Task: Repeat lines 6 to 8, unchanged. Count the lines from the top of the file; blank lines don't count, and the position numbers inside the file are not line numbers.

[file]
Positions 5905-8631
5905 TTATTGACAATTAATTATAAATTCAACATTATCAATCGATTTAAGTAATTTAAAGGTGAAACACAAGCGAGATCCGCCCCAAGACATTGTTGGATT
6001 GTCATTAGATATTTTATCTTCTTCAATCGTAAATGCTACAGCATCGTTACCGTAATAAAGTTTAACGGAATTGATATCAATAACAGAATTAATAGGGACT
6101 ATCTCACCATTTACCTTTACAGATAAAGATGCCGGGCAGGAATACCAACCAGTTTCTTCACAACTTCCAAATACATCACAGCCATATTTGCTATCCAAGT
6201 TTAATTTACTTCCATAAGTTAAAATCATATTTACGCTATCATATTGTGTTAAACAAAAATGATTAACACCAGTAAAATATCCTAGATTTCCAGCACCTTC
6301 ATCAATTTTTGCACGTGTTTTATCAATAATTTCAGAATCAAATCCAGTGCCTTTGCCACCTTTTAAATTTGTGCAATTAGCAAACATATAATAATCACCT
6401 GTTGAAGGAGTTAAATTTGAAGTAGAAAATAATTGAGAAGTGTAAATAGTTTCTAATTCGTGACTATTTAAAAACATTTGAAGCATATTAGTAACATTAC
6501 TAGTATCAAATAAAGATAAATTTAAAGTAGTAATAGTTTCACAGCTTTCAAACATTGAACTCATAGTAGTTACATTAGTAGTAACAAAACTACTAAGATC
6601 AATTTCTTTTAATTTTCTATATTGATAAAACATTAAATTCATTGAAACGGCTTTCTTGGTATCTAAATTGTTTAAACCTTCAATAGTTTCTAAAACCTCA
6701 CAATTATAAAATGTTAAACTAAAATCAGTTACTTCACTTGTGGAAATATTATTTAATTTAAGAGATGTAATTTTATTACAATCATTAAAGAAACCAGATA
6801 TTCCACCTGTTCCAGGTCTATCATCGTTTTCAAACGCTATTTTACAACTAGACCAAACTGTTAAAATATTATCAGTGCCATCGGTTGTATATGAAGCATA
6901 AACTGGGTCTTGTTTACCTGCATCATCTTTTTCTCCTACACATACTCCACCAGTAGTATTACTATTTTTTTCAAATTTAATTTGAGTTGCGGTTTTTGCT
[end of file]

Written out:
6301 ATCAATTTTTGCACGTGTTTTATCAATAATTTCAGAATCAAATCCAGTGCCTTTGCCACCTTTTAAATTTGTGCAATTAGCAAACATATAATAATCACCT
6401 GTTGAAGGAGTTAAATTTGAAGTAGAAAATAATTGAGAAGTGTAAATAGTTTCTAATTCGTGACTATTTAAAAACATTTGAAGCATATTAGTAACATTAC
6501 TAGTATCAAATAAAGATAAATTTAAAGTAGTAATAGTTTCACAGCTTTCAAACATTGAACTCATAGTAGTTACATTAGTAGTAACAAAACTACTAAGATC